Accessing Early voting stats. Here’s Mrs. Strach — once again, *SHOCKED* at what she is seeing and hearing:
[…] Agnes Willis, another poll worker at the Bladen County early voting site, testified Tuesday that workers looked at some early voting results before Election Day.
Willis said that shortly after the last person voted the Saturday before Election Day, poll workers started shutting down the site at 1:30 p.m.
I talked with a source who has experience administering elections in other counties. This source told me that the advent of early-voting has caused some confusion for long-time poll workers. These election veterans are sooooooo used to running the tape at the end of the voting day. That’s the right thing to do on Election Day, but not on early voting days. It happens more out of habit and instinct than out of an intent to make mischief. MORE:
[…]They ran a receipt-like “tape” that tabulated early voting results. Workers testified that was standard procedure in Bladen County, even though state investigators have said the results should not be tabulated until after the election.
“It was on the table,” Willis said of the early voting tape. “I heard another individual say ‘Oh my God.’ So I turned around to see what he was referring to.”
The voice came from Tojie King, a Democratic poll worker. He was looking at the early voting results from the Bladen County Sheriff’s race.
“He was looking at the tape…I walked over to see what he was looking at…He had his finger on the sheriff’s race.” said Willis. “I was just amazed he was looking at the sheriff’s race and the comments he made…He said I thought this black guy had it.”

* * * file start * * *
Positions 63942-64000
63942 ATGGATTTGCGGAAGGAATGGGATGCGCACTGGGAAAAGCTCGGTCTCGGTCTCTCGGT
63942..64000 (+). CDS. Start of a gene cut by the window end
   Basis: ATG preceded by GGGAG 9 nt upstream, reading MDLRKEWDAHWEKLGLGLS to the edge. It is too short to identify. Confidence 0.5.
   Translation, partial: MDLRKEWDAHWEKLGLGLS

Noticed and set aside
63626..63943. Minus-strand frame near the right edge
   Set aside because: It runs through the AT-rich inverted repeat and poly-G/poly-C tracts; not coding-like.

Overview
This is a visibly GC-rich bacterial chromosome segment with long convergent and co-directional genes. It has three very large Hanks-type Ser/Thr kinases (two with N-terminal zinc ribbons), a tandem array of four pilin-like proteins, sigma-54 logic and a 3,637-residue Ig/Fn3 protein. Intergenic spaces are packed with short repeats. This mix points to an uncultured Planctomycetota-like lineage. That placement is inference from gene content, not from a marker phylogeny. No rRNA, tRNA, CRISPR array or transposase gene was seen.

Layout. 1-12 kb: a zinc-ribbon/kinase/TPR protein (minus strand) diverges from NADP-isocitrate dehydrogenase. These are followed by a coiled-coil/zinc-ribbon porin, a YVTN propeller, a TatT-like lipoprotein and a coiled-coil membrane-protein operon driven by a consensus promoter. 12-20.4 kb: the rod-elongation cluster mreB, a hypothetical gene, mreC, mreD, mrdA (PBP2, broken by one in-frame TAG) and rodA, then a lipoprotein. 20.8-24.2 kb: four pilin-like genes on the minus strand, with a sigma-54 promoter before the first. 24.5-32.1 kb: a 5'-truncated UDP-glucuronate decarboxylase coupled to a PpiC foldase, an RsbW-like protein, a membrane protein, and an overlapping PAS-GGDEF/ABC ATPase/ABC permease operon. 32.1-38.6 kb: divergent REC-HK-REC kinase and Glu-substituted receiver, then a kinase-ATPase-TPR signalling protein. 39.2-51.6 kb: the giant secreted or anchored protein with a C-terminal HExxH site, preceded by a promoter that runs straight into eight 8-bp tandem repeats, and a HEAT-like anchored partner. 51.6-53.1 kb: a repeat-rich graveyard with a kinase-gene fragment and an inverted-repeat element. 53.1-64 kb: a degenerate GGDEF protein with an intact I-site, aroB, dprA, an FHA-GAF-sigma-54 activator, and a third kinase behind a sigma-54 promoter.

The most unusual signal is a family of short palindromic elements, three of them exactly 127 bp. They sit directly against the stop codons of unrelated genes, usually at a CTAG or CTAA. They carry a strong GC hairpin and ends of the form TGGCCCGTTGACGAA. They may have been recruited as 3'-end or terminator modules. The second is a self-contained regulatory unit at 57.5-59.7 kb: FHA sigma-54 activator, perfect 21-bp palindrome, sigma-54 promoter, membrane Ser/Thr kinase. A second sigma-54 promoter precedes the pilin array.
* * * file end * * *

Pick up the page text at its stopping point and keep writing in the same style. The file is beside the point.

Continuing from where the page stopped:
Republican sheriff candidate Jim McVicker’s Democratic opponent in the race was black.
“The sheriff’s race in Bladen was such a big thing, I said I don’t think anybody should be looking at these numbers,” she said.
In counties like Bladen, Robeson and Columbus, the electorate often sees the sheriff race as a BIGGER DEAL than the presidential, gubernatorial, or congressional race. It’s not surprising to see so much more interest in this particular sheriff race. The sheriff race would also be more likely to be tampered with by local hooligans for this particular reason. MORE:
[…] “It was extended,” said Willis. The tape was extended about 12 to 18 inches, Willis said, but she wasn’t sure exactly what other races could be seen. The other poll workers, except chief judge Michele Maultsby, all also looked at the early voting results, Willis said. “I didn’t come here to tell a lie. I came to tell the truth,” she said. “The other people did look at it.”
Willis said she didn’t discuss the results with anyone except her daughter.
“The tape was pulled, and I don’t think anyone should be privy to those numbers,” she said. “I didn’t feel right, but nobody told us not to do it.”
Kim Strach, the executive director of the Board of Elections, replied: “Your feeling was correct.”[…]
My election administrator source also tells me that Strach’s crew has a system to tell if and when tapes have been run. Did that alarm system go off here? If it did, why wasn’t Strach’s team on top of it sooner?
It’s interesting to hear the astonishment in Strach’s voice. She’s responsible for the training of the county supervisors AND their employees. If you’re having failures of this grand level, maybe it’s time for personnel changes or serious remedial training (inside and outside The Raleigh Beltline). The integrity of our elections is too important.